Thymus transplantation for complete DiGeorge syndrome: European experience

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Abstract

Background:

Thymus transplantation is a promising strategy for the treatment of athymic complete DiGeorge syndrome (cDGS).

Methods:

Twelve patients with cDGS underwent transplantation with allogeneic cultured thymus.

Objective:

We sought to confirm and extend the results previously obtained in a single center.

Results:

Two patients died of pre-existing viral infections without having thymopoiesis, and 1 late death occurred from autoimmune thrombocytopenia. One infant had septic shock shortly after transplantation, resulting in graft loss and the need for a second transplant. Evidence of thymopoiesis developed from 5 to 6 months after transplantation in 10 patients. Median circulating naive CD4 counts were 44 × 106/L (range, 11–440 × 106/L) and 200 × 106/L (range, 5–310 × 106/L) at 12 and 24 months after transplantation and T-cell receptor excision circles were 2,238/106 T cells (range, 320–8,807/106 T cells) and 4,184/106 T cells (range, 1,582–24,596/106 T cells). Counts did not usually reach normal levels for age, but patients were able to clear pre-existing infections and those acquired later. At a median of 49 months (range, 22–80 months), 8 have ceased prophylactic antimicrobials, and 5 have ceased immunoglobulin replacement. Histologic confirmation of thymopoiesis was seen in 7 of 11 patients undergoing biopsy of transplanted tissue, including 5 showing full maturation through to the terminal stage of Hassall body formation. Autoimmune regulator expression was also demonstrated. Autoimmune complications were seen in 7 of 12 patients. In 2 patients early transient autoimmune hemolysis settled after treatment and did not recur. The other 5 experienced ongoing autoimmune problems, including thyroiditis (3), hemolysis (1), thrombocytopenia (4), and neutropenia (1).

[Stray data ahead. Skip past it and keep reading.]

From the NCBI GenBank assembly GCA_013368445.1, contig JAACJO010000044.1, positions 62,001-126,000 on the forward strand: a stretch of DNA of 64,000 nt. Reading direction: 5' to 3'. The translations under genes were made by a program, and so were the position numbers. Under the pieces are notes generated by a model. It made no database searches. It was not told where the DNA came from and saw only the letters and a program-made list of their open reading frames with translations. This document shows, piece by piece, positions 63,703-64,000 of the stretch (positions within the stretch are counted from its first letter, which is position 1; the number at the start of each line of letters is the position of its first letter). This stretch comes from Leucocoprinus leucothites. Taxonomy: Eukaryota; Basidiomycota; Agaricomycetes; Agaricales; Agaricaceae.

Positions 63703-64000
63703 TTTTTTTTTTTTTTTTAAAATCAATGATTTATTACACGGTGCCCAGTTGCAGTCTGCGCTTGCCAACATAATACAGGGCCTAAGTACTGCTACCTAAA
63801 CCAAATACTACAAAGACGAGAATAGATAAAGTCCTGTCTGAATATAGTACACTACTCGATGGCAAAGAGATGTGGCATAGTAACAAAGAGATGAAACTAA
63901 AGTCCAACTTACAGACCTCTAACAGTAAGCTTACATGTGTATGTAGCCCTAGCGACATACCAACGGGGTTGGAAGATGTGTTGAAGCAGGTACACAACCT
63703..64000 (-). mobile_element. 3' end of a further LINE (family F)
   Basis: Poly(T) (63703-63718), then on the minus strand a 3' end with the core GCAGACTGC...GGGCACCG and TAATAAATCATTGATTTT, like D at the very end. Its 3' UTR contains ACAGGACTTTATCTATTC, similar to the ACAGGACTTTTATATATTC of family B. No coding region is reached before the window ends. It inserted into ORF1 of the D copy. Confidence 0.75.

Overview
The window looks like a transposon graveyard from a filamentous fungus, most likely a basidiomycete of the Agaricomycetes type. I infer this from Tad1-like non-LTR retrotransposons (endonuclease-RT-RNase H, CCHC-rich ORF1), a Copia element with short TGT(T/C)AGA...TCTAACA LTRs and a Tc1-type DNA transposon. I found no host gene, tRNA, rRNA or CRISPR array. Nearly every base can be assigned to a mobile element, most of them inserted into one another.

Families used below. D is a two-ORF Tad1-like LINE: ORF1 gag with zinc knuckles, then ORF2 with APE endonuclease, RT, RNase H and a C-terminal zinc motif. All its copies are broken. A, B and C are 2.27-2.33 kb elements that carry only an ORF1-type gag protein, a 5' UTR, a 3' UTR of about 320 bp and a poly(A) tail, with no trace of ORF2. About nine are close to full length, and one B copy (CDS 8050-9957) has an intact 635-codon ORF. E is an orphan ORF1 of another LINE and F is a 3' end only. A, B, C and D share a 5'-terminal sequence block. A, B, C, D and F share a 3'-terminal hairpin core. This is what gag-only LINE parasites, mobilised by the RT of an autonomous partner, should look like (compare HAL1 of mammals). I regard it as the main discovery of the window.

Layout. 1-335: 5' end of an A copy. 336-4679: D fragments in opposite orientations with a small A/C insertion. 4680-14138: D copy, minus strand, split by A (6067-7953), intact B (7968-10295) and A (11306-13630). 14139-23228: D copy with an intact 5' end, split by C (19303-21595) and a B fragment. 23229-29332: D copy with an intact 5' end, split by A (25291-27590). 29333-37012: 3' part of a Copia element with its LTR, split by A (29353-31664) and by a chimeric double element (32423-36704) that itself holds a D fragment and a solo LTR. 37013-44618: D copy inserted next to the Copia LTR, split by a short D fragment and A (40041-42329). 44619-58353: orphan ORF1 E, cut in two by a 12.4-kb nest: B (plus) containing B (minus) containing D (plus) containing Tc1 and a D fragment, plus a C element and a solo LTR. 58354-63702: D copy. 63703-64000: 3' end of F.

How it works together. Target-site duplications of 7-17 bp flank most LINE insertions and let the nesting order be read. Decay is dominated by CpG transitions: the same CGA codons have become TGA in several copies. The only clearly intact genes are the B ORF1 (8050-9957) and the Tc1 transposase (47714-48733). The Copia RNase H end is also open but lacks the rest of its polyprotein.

Conclusions:

This study confirms the previous reports that thymus transplantation can reconstitute T cells in patients with cDGS but with frequent autoimmune complications in survivors.

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